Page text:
Now a libssh client tests sets up an artificial test environment. We have a passwd, shadow and group file so we can use two users to authenticate (nss_wrapper). sshd is running as the user starting the testcase but as it is part of the Matrix it thinks it is root (uid_wrapper). The client and server think they communicate on a real network (socket_wrapper) but it is again the Matrix!

It took me a while to get it working and I needed to implement new feature to the wrapper libraries of cwrap. socket_wrapper needed support to report TCP_NODELAY in getsockopt(). nss_wrapper needed shadow file support for password authentication so I had to add support for getspnam(). And as sshd is paranoid uid_wrapper needed checks if if is privileged to actually change to the user. After it drops privileged it checks if it really can’t go back.

With all of this implemented and new releases of the wrappers, which I’m preparing at the moment, all you have to do is to install cmocka, socket_wrapper, nss_wrapper and uid_wrapper and run ‘make test’. The Matrix will be created and libssh tested. You can find the cwrap libssh branch here.

There is one test for a feature missing right now. We do not test keyboard-interactive authentication, but the cwrap project is working on a new wrapper to fix this. Stay tuned!

cmocka 1.0

At the beginning of February I attended devconf.cz in Brno and the days before I had a hack week with Jakub Hrozek on cmocka. cmocka is a unit testing framework for C with support for mock objects.

We already rewrote the test runner last year and it was time to finish it and add support for several different message output formats. You are able to switch between cmocka standard output, Subunit, Test Anything Protocol and jUnit XML reports. In addition we we have a skip() function and test_realloc() to detect buffer overflows and memory leaks now.

You can find all other required information on the overhauled shiny new website: http://cmocka.org

New uid_wrapper with full threading support.

Today I’ve released a new version of uid_wrapper (1.1.0) with full threading support. Robin Hack a colleague of mine spent a lot of time improving the code and writing tests for it. It now survives funny things like forking in a thread. We also added two missing functions and fixed several bugs. uid_wrapper is a tool to help you writing tests for your application.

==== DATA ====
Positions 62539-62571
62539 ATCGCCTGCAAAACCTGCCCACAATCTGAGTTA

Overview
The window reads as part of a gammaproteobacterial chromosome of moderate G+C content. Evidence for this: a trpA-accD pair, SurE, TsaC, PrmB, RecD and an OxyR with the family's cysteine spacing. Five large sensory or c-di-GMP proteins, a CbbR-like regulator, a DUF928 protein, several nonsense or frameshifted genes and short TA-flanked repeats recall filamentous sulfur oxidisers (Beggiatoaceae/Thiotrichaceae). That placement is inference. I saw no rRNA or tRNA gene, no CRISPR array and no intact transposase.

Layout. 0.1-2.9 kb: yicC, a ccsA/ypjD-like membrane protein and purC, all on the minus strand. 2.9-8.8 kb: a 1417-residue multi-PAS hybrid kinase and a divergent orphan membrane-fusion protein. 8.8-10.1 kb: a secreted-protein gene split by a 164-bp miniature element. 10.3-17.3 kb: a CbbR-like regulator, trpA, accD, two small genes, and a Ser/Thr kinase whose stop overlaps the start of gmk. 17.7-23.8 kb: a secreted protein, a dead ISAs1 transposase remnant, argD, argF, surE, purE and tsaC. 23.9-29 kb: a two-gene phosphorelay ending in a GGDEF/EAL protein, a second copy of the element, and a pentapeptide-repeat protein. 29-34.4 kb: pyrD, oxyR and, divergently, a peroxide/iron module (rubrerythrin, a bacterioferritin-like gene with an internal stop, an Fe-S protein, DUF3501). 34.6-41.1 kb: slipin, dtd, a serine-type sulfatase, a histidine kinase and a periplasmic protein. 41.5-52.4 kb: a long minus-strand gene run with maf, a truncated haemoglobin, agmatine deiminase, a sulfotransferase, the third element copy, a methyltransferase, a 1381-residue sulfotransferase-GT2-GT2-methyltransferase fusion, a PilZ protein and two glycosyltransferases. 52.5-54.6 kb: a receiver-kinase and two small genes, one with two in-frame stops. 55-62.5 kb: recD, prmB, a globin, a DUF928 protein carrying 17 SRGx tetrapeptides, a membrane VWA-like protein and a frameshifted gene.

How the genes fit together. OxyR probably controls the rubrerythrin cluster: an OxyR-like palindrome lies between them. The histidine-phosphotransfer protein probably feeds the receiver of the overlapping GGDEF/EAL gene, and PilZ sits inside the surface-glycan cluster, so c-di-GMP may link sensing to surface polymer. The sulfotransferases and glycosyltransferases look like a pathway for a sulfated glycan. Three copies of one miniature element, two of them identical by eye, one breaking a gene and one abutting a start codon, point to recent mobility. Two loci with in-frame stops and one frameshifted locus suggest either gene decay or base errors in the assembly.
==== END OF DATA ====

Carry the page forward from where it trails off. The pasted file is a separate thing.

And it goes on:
If you don’t know uid_wrapper and wonder what you can do with it, here is an example:

$ id
uid=1000(asn) gid=100(users) groups=100(users),478(docker)
$ LD_PRELOAD=libuid_wrapper.so UID_WRAPPER=1 UID_WRAPPER_ROOT=1 id
uid=0(root) gid=0(root) groups=0(root)

More details about uid_wrapper can be found on the cwrap project website, here.

resolv_wrapper 1.0.0 – the new cwrap tool

I’ve released a new preloadable wrapper named resolv_wrapper which can be used for nameserver redirection or DNS response faking. It can be used in testing environment to route DNS queries to a real nameserver separate from resolv.conf or fake one with simple config file. We tested it on Linux, FreeBSD and Solaris. It should work on other UNIX flavors too.

resolv_wrapper

You can download resolv_wrapper here.

A talk about cwrap at LinuxCon Europe

Next week is the LinuxCon Europe in Düsseldorf, Germany. I will be there and give a talk about cwrap, a set of tools to make client/server testing easy on a single machine. Testing network applications correctly is hard. This talk will demonstrate how to create a fully isolated network environment for client and server testing on a single host, complete with synthetic account information, hostname resolution, and privilege separation.

I hope you will attend my talk if you are there. If you can’t attend the LinuxCon Europe, but you’re going to the Linux Plumbers Conference then say hello and lets talk about cwrap there!

At the LinuxCon Europe I will announce new cool stuff and the website will be updated. So you should check

http://cwrap.org/

next week!

cwrap talk

How to get real DNS resolving in ‘make test’?

As you might know I’m working (hacking) on Samba. Samba has a DNS implementation to easier integrate all the AD features. The problem is we would like to talk to the DNS server but /etc/resolv.conf points to a nameserver so your machine is correctly working in your network environment. For this Samba in our dns resolver library we implemented a way to setup a dns_hosts_file to fake DNS queries. This works well for binaries provided by Samba but not for 3rd party application. As Günther Deschner and I are currently working on MIT Kerberos support the libkrb5 library always complained that it is not able to talk query the DNS server to find the KDC. So it was time to really fix this!

I’ve sat down and did some research how we get this working. After digging through the glibc code, first I thought we could redirect the fopen(“/etc/resolv.conf”) call. Well as this is called in a glibc internal function it directly calls _IO_fopen() which isn’t weak symbol. So I looked deeper and recognized that I have access to the resovler structure which holds the information to the nameserver. I could simply modify this!

It was time to implement another wrapper, resolv_wrapper. Currently it only wraps the functions required by Samba and MIT Kerberos, res_(n)init(), res_(n)close, res_(n)query and res_(n)search. With this I was able to run kinit which asks the DNS server for a SRV record to find the KDC and it worked. With Jakub Hrozek I cleaned up the code yesterday and we created a parser for a resolv.conf file.

Here is a tcpdump of the kinit tool talking to the DNS server with socket_wrapper over IPv6.

resolv_wrapper will be available on cwrap.org soon!